For fabric suppliers, you’ll need to find a fabric wholesaler. They will be able to offer you a better price than local retail shops but you will likely need to purchase a certain volume to qualify. You could search online to find the best option or seek out a company using a fabric you like and find out who supplies their materials.

add to sk*rt


Anonymous said...

I can utterly, completely identify with this mom.

I have a sketchbook full of bedding ideas. I am not a designer, nor a sewer, but my ideas are nothing like I've ever seen on the market. I'm not even sure if they are doable. It doesn't matter. Whenever I see a pattern or colour combination I like, I pull out my sketchbook and write it down. My daughter has contributed her ideas too.

But I know I'm not quite ready to take that next step -- I think your heart will tell you if you're ready. I'm just launching a copywriting business, and want to see where this will take me. I'm starting with something I know (writing and marketing), and if it works for me, I may venture into a manufacturing business.

I recommend reading everything you can get your hands on (the libraries aren't bad, especially the reference sections where the more recent - and expensive - books are kept).

I would also approach the faculty at design schools (e.g. University College of the Fraser Valley), and contact industry associations.

Ask your friends if they know people working in related industries. For example, one of my friend's friends is a designer for a local clothing chain. I could talk to her (when I take that next step) because she is in textiles, but not competing in home furnishings.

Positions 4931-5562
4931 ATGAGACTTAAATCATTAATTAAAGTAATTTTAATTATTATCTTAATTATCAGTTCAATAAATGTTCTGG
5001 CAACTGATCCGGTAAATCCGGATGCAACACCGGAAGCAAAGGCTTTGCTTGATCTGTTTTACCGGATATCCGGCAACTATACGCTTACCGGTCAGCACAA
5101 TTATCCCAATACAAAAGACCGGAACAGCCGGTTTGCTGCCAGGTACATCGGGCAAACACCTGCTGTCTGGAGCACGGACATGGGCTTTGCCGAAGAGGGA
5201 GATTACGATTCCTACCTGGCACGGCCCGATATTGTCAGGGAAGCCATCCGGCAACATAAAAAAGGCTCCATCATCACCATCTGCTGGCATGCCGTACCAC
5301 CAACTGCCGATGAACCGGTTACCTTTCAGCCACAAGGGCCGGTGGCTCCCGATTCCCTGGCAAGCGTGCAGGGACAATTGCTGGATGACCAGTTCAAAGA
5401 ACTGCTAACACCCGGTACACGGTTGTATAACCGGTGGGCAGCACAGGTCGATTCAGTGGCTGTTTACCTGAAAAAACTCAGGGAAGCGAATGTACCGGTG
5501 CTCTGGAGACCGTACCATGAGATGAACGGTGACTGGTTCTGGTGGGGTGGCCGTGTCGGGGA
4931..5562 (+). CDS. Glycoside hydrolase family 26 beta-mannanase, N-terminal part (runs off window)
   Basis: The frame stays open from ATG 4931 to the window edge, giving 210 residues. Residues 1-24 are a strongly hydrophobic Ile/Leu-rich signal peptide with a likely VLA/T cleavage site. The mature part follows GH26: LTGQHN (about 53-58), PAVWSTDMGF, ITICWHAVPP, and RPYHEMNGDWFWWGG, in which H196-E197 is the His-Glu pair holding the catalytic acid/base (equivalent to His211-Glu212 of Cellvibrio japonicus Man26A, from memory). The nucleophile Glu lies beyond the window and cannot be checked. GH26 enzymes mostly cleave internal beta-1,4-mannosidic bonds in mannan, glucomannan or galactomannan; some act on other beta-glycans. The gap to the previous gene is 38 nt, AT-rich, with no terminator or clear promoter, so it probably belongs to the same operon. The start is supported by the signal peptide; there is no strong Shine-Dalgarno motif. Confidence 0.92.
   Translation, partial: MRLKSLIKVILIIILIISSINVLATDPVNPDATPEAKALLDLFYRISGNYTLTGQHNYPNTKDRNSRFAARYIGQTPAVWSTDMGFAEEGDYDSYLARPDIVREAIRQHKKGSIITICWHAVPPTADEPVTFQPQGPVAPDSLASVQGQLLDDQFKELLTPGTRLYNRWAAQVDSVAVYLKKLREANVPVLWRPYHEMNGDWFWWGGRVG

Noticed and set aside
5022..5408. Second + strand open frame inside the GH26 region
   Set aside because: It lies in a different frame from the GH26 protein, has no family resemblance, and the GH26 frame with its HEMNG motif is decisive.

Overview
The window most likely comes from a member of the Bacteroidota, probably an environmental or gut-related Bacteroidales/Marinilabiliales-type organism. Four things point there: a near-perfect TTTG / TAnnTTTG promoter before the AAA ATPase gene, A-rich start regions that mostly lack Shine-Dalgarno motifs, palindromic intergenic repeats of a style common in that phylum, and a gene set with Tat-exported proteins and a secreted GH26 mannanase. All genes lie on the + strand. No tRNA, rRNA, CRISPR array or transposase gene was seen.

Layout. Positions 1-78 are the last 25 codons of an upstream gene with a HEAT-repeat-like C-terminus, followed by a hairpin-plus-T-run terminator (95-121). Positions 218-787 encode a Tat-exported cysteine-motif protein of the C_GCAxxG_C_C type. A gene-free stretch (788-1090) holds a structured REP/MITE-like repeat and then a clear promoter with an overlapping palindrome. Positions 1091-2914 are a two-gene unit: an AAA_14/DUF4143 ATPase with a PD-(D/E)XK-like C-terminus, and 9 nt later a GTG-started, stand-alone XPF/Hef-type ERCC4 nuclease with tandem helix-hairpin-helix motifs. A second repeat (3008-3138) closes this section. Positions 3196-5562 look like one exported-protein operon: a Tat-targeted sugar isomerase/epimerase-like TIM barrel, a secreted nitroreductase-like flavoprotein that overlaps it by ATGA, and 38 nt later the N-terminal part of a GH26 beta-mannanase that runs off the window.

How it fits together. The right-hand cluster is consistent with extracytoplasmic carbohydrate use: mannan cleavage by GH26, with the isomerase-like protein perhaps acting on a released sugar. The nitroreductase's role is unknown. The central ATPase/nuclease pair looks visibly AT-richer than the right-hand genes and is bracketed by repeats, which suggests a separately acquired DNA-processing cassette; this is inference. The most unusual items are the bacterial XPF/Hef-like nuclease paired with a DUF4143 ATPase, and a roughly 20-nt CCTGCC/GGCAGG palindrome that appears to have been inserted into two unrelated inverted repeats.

You'll find the more people you talk to, the more it will lead you in the direction you want to head. Someone always seems to know someone and you'll find the right people eventually.

Irene said...

Ideas are hard to get off the drawing board and onto the market.

I have found a great resource in www.fashion-incubator.com (sorry, not sure how to hyper-link in a comment). Kathleen Fasanella, the site creator, is a great supporter of sewn product/design entrepreneurs, and I can wholeheartedly recommend her book. (No, I get no kickback from her, I just think she has taught me so much, I want to share!).

CanadianMompreneur said...

I agree with Sandra and also would encourage Rebecca find other mompreneurs and ask questions. Many of them have real-life experience that you don't find in any business-class or business-books. Not all of them will share, but many would. Moms helping other moms and generally they have more compassion for eachother than any other business people.
I share with other mompreneurs where to source fabrics or find supplier, other mompreneurs share info with me as well.Just don't be afraid - ask.

Anonymous said...

As a mom, seamstress and entrepreneur myself I have to agree. I'd also like to add that if you approach a designer or seamstress to create a prototype, be sure and ask them to sign a non-disclosure agreement so your idea won't be shared with others or stolen and brought to market by someone else. Any legitimate company should be willing to sign such an agreement.

I have worked as a consultant, pattern maker and have created prototypes for women with ideas they wanted to take to market but did not know how to sew and knew nothing about fabric or where to get it. Be prepared to pay a consultant or prototype maker for their time and materials. A promise to give them money when your company makes it big is just plain insulting and unprofessional.